Boston — Mr. Alexander B. Cummings, a leading Liberian Presidential contender, was on Thursday, June 29 amongst several top-notch international consultants to discuss the Rwanda recovery model which sought to find “enterprise solutions to poverty” in Africa.
At a special Policy Forum on the theme “Liberia’s Path to Recovery, As Aligned with Rwanda’s,” held at Harvard University, Mr. Cummings engaged with several key experts, who were involved in Rwanda’s recovery.
Presentations focused on Liberia as an inspiring opportunity for African Americans and Diaspora Africans to re-engage with their heritage. Finding means to make this a reality was a major part of the discussions.
Liberia’s 14 years of devastating civil war is a shared story with Rwanda’s own experience and many barriers to recovery. Cummings, Standard Bearer of the Collaborating Political Parties (CPP), spoke on the daunting path to Liberia’s economic recovery, with references also to challenges caused by Liberia’s 14 years civil war, the Ebola epidemic, Covid pandemic, and the Russia-Ukraine war.
Cummings emphasized the critical need for new leadership and mindset, political stability, infrastructure development, economic growth, and social reconciliation.
He stressed the imperative need for competent and qualified leadership with renewed mindset to foster unity, combat corruption, and ensure accountability and transparency in Liberia’s governance system.
According to Mr. Cummings, political stability and restoration of the rule of law, with a strong and independent judiciary, are crucial for economic recovery and growth.
The CPP Standard Bearer, who is visiting the U.S., said infrastructure development, including roads, energy, technology, and sanitation, are critical to attract direct foreign investment and trade opportunities needed for job creation, and improved access to basic social services.
Mr. Cummings said economic diversification, private sector development, and value addition were critical to reduce dependency on the extractive sector.
He cited social reconciliation, inspired by Rwanda’s post-genocide experience, as a vehicle to engage hearts and minds, promote dialogue, justice, forgiveness, and national unity.
The Liberian Presidential aspirant told the forum that lessons from Rwanda’s enterprise solutions, such as a private sector focus, technology and innovation, agriculture and rural development, and social protection programs, as highlighted by participants were valuable for Liberia’s recovery.
Mr. Cummings emphasized the importance of tailoring the solutions to Liberia’s specific needs and seeking international collaboration for sustainable development and recovery.
He expressed the readiness of Liberians for real change and hoped for cooperation from friends and partners in achieving this goal.
Participants at the special Liberia Policy Forum were senior advisor to Rwanda President Paul Kagame, Mr. Michael Fairbanks and Dale Dawson, founder of Bridge2Rwanda, who also serves as Presidential Advisor. Dawson helped launch a bank in Kigali in addition to other business and social enterprises and is a former Partner at KPMG and Head of Investment Banking at Stephens Inc.
Other participants were Gina Sheets, former official, US Department of Agriculture official and former state agriculture director for then Indiana Governor Mike Pence; Kaia Miller, founder of Aslan Global, a Boston-based consulting firm, that’s helping to advise developing economies on competitiveness and economic development was present. She serves on President Kagame Advisory Council and also a former leader in Monitor Group’s Country Competitiveness Practice and Associate at Harvard University’s Institute for Strategy and Competitiveness. She chairs New England Board for the US Fund/UNICEF.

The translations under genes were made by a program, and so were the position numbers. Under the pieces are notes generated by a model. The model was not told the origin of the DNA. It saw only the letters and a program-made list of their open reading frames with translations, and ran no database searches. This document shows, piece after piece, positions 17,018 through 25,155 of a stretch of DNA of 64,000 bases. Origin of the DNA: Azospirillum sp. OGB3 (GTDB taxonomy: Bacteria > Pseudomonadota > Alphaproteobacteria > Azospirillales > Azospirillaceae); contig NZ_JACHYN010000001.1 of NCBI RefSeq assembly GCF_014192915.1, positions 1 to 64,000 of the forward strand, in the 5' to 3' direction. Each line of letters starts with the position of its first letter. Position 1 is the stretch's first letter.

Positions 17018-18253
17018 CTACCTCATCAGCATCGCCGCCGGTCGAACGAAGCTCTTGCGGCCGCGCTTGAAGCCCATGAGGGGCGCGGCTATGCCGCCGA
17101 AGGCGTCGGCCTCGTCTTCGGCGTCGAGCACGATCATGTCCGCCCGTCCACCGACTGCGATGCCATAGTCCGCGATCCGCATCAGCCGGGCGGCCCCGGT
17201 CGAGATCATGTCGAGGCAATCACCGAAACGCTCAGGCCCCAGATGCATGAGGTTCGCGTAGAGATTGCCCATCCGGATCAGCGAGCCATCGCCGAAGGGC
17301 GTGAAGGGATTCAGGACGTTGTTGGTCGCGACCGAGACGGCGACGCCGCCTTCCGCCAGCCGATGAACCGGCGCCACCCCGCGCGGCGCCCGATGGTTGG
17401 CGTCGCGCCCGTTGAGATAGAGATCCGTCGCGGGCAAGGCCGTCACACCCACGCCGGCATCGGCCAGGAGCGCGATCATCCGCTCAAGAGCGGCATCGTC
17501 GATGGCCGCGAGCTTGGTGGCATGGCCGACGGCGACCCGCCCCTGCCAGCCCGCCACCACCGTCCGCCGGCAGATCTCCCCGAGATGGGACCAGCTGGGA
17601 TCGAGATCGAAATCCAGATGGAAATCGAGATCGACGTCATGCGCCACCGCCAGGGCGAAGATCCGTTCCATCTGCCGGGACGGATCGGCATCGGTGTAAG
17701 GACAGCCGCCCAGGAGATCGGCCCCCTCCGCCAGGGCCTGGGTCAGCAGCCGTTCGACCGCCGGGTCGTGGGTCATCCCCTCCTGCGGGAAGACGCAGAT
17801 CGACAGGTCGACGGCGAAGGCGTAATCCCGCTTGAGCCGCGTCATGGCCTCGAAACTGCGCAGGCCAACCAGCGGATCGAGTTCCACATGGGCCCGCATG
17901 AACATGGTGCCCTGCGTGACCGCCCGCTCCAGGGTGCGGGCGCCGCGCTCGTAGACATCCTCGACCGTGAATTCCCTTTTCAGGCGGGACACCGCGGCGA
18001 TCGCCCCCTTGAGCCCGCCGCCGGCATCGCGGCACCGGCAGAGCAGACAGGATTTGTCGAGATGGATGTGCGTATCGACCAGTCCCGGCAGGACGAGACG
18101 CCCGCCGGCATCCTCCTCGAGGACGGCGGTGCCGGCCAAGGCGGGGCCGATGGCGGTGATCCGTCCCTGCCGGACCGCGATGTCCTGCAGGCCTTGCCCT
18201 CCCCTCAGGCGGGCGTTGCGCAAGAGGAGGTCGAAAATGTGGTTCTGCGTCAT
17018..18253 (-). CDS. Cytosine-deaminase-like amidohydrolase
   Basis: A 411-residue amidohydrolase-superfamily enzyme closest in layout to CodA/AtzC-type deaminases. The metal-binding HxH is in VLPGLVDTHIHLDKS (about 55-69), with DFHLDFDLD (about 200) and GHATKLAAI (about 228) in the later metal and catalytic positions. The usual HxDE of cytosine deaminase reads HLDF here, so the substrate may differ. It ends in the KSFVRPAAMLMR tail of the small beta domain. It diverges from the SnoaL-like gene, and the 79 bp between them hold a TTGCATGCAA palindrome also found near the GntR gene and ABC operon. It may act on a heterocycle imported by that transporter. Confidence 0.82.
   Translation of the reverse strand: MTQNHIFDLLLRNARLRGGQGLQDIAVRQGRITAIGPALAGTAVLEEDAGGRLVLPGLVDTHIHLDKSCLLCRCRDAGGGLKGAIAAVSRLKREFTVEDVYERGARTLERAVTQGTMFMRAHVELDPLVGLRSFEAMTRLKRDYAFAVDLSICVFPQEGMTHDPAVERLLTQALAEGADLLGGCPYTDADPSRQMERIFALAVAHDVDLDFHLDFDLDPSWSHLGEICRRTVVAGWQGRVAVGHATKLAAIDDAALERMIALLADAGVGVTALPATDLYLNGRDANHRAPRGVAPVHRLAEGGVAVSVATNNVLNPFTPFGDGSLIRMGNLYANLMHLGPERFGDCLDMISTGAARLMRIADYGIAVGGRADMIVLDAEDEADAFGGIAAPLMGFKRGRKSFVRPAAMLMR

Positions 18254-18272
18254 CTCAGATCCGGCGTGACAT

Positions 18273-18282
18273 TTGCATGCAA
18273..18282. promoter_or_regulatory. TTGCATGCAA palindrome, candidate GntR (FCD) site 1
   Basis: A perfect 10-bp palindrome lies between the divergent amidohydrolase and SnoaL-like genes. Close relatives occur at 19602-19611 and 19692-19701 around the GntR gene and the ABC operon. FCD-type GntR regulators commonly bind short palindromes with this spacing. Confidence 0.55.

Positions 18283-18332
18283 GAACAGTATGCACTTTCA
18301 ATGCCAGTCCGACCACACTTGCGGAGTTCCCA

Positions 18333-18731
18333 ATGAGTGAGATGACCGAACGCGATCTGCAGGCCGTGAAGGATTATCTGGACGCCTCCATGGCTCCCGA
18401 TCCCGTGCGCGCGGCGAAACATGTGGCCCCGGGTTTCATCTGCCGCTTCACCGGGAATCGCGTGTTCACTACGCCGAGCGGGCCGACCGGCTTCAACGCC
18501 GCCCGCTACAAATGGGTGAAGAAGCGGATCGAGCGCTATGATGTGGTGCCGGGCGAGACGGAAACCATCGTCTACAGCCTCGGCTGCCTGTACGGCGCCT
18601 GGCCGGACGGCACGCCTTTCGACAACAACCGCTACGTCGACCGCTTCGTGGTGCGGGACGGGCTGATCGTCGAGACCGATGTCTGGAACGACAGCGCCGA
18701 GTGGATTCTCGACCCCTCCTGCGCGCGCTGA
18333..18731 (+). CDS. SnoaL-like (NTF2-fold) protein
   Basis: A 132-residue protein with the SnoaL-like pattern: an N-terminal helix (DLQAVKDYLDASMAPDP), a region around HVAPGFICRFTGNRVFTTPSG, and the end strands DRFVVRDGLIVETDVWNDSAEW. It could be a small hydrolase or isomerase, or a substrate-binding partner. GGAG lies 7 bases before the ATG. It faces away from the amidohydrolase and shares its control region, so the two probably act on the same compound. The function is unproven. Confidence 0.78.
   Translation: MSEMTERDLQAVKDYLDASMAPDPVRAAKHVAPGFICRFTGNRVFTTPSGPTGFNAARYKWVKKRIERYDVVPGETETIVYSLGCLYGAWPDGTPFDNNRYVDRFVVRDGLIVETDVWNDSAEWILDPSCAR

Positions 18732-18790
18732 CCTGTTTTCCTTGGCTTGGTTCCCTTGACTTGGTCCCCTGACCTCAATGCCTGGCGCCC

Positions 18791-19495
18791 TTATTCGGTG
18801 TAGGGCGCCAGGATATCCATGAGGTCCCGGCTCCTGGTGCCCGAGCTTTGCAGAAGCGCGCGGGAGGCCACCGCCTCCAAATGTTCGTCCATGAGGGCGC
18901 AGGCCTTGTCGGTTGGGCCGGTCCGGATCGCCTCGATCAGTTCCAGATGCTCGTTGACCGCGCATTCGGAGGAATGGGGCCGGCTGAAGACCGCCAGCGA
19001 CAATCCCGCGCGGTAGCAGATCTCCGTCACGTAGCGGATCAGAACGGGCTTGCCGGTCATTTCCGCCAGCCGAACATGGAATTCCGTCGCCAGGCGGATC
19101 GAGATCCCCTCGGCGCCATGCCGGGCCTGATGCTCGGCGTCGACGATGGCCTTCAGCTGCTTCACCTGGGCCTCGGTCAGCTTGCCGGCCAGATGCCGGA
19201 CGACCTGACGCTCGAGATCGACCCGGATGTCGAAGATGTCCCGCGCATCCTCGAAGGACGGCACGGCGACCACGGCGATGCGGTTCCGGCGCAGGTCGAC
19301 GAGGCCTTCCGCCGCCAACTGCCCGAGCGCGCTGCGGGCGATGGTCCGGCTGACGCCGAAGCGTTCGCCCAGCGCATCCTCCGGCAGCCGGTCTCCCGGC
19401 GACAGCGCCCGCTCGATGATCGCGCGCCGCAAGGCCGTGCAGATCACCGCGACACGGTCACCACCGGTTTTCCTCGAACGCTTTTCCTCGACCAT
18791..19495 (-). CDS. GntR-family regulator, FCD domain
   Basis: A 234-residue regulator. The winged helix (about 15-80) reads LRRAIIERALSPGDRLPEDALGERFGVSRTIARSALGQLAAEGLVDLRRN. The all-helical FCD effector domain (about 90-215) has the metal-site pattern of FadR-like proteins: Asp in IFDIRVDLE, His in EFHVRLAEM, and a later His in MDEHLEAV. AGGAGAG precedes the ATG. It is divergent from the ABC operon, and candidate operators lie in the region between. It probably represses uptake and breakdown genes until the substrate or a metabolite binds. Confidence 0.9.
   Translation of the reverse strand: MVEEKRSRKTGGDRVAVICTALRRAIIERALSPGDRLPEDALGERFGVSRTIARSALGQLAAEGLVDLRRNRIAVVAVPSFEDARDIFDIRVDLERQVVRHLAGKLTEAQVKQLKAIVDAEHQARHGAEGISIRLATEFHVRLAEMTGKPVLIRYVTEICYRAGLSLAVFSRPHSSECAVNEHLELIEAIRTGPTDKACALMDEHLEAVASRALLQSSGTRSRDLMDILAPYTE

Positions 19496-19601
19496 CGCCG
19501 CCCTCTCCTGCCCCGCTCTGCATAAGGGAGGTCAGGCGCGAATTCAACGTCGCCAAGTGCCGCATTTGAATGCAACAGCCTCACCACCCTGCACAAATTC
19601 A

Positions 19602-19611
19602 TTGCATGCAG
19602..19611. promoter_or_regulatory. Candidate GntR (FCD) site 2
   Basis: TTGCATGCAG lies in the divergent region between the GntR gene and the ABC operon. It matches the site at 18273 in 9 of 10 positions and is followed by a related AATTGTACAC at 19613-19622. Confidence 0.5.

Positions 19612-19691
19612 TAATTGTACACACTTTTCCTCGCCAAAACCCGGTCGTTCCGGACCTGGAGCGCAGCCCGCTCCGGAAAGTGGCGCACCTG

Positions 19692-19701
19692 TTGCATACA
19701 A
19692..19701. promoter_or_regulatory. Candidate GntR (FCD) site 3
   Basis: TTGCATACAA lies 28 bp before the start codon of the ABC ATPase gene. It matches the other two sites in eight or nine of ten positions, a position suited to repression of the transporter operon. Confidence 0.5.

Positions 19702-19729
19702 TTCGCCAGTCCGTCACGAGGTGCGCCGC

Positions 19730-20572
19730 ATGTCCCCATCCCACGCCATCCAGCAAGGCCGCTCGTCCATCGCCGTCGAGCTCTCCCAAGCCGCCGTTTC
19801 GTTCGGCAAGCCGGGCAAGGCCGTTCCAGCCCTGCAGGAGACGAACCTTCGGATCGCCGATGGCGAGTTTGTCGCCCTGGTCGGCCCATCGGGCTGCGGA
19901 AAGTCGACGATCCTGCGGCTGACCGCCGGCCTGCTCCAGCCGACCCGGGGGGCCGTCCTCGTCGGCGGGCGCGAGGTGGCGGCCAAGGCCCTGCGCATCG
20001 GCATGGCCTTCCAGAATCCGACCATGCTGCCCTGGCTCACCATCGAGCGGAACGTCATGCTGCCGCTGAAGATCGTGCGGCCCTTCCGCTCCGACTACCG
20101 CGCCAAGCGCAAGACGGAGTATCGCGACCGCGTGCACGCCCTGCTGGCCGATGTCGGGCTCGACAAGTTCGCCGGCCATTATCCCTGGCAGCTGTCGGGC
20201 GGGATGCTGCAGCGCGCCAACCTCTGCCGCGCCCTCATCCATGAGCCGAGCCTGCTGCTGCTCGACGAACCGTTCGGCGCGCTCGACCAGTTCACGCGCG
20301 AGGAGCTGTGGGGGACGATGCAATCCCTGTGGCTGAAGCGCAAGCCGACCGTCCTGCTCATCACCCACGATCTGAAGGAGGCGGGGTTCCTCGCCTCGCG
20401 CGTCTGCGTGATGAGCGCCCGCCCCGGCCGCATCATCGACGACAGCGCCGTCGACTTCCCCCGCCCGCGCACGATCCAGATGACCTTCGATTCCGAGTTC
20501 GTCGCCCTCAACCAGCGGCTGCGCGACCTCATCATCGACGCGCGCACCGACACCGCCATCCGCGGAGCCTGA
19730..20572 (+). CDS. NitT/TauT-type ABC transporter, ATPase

Others are Dano Jukanovich, co-founder and managing partner of Karisimbi Business Partners, a leading social impact consulting and private equity firms in East Africa. He is a West Point graduate and former Army Ranger and senior intelligence officer; Jennifer Jukanovich, who recently published her doctoral dissertation on Rwanda at Pepperdine University. She plays multiple leadership roles in Rwanda including communications director for a USAID project, founded a women’s business and a preschool, and served as a champion for orphan care. She is also former Gordon College VP for Student Life; Dan Vogel, Director, North America, Boston Consulting Group’s Centre for Public Impact. Previously, Dan served as advisor to the founding CEO of the Rwanda Development Board; he also worked at the White House as a policy/private sector specialist.
Also participating were Manny Ohonme, a Nigerian, founder and CEO of Samaritan’s Feet which has fulfilled its goal of distributing 10 million shoes to needy children and families. Manny is also the founder and CEO of World Shoe Inc.
Courtney Cash – president of the World Shoe Fund; social entrepreneurship professor at Berry College; founder of Simply Strategic and experience establishing sports programs to build hope and healthy relationships in more than 100 countries; and Emil Ekiyor, also a Nigerian, founder and CEO of InnoPower, providing services to build black entrepreneurial talent in the US and Africa.
He played in the NFL for six seasons. He formerly operated an import-export business between US and Sub-Saharan Africa.
The rest of the participants included: Chuck Bentley, founder and CEO of Christian Economic Forum and CEO of Crown Financial Ministries; board member of Foundations for Farming providing leadership to expand the model across Africa; and Jay Hein, CEO of Sagamore Institute and Commonwealth Impact Investing; former director of White House Faith-Based and Community Initiatives where he began work in Rwanda; board member, Bridge2Rwanda.
Directly attending the forum with, Mr. Cummings, were Cllr. Moriah Yeakula, Chief of Staff to Mr. Cummings and Mr. Isaac Vah Tukpah, Jr., Head of the Policy Team.